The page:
Fahey challenges only the ALJ's determinations at steps three and four of the above analysis. At step three, the ALJ found that Fahey's combination of impairments do not meet or are not medically equal to one of the listings. (Admin. R. (Docket No. 9) at 25-26.) At step four, the ALJ found that Fahey had the capacity to perform light work as defined in 20 C.F.R. §§ 404.1567(b) and 416.967(b). (Id. at 26.) The ALJ found that Fahey could lift and carry no more than 20 pounds, and that he could walk or stand for no more than four hours a day, changing positions every 30 minutes. (Id.) The ALJ further restricted Fahey's capacity to no more than occasional bending, twisting, stooping, kneeling, crouching, crawling, or climbing. (Id.) Based on Fahey's RFC, the ALJ found that he could return to three of his previous jobs. (Id. at 31.) Thus, the ALJ determined that Fahey was not disabled. (Id. at 32.)


         The Court's review of the Commissioner's decision is limited to determining whether that decision is “supported by substantial evidence on the record as a whole.” McKinney v. Apfel, 228 F.3d 860, 863 (8th Cir. 2000). “Substantial evidence is less than a preponderance, but is enough that a reasonable mind would find it adequate to support the Commissioner's conclusion.” Id. As long as substantial evidence in the record supports the Commissioner's decision, the Court may not reverse it because substantial evidence exists in the record that would have supported a contrary outcome or because the Court would have decided the case differently. Id.

         A. Impairment

         The ALJ determined that Fahey's impairment or combination of impairments did not meet or medically equal Listing 1.04, disorders of the spine. 20 C.F.R. Pt. 404, Subpt. P, App. 1, 1.04A. In particular, she found that the medical evidence “does not demonstrate compromise of a nerve root or the spinal cord” accompanied by the additional finds the Listing requires, such as nerve root compression, limitation of motion, motor loss, and positive straight-leg raising. (R. 26.)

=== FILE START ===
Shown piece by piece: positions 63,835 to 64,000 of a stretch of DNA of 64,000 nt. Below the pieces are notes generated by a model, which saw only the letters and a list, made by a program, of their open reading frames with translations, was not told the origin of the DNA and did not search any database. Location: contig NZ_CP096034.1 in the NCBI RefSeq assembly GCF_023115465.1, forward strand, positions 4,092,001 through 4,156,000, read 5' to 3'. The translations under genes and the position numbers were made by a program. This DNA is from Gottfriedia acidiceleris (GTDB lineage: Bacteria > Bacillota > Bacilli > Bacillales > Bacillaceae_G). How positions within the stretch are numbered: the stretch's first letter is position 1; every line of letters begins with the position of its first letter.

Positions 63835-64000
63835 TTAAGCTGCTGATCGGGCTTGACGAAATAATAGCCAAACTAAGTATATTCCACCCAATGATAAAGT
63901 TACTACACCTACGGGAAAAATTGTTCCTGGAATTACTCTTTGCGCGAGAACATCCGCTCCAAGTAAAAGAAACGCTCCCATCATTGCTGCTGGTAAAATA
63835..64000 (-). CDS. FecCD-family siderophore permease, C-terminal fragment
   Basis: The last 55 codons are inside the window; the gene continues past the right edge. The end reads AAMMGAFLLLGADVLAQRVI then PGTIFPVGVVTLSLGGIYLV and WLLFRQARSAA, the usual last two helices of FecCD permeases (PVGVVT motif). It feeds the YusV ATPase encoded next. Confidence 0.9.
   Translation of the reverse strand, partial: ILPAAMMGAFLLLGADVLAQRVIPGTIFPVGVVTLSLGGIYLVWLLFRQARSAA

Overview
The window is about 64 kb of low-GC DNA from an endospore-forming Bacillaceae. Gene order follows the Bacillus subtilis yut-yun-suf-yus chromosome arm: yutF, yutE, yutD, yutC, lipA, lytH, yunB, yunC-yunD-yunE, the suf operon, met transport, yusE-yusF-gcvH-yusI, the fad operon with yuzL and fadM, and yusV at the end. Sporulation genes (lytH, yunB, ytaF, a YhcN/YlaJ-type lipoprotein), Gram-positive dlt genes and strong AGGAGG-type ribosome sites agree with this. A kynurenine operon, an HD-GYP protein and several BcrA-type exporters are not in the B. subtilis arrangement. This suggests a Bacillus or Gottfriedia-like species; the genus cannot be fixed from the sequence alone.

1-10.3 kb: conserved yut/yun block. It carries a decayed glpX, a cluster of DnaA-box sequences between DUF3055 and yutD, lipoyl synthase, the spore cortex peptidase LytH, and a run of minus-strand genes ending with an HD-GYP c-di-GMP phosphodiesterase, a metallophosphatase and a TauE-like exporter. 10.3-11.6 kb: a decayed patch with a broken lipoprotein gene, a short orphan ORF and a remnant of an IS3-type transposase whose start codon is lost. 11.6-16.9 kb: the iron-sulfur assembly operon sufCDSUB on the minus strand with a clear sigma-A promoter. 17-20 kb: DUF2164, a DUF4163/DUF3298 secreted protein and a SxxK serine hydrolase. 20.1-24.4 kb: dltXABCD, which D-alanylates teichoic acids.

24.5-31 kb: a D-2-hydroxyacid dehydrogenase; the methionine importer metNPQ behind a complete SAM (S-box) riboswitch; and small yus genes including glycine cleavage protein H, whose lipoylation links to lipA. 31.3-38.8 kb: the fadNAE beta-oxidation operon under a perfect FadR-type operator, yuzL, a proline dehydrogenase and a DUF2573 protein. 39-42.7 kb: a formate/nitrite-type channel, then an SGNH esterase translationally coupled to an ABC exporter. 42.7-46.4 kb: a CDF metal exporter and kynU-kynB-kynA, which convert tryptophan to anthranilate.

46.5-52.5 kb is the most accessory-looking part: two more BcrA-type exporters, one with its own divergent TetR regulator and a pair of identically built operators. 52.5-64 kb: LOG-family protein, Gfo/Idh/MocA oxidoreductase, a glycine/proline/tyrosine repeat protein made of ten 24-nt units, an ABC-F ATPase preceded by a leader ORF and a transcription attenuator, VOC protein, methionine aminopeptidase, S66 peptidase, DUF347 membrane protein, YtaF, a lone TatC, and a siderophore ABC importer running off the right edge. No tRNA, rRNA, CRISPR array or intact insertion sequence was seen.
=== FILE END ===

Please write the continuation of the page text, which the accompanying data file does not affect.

Fahey attacks the ALJ's impairment determination, contending that the medical records establish the requisite nerve-root compression combined with reduced range of motion and positive straight-leg raising. But while there are notations in the record documenting some reduced range-of-motion and occasional positive straight-leg raising, there are also instances of vast improvement in functioning, including many instances of negative straight-leg raising. The question is not whether Fahey has ever experienced disabling pain; there is no doubt that he has experienced such pain. The question is whether, from August 2012 until the date of the hearing in 2016, Fahey was unable to work because of a disability for a period of at least 12 continuous months. See Titus v. Sullivan, 4 F.3d 590, 594 (8th Cir. 1993) ([I]t is the disability which must be continuous for 12 months, not the impairment.”) (emphasis omitted). The ALJ correctly concluded, and substantial evidence in the record indicates, that Fahey's impairment over the four-year period did not rise to a Listing-level impairment.

         B. RFC

         Similarly, the ALJ's RFC determination is supported by substantial evidence in the record as a whole. The restrictions the ALJ imposed on Fahey's RFC-such as the ability to change positions every 30 minutes-further evidence her understanding of the record as a whole. The ALJ determined that Fahey ...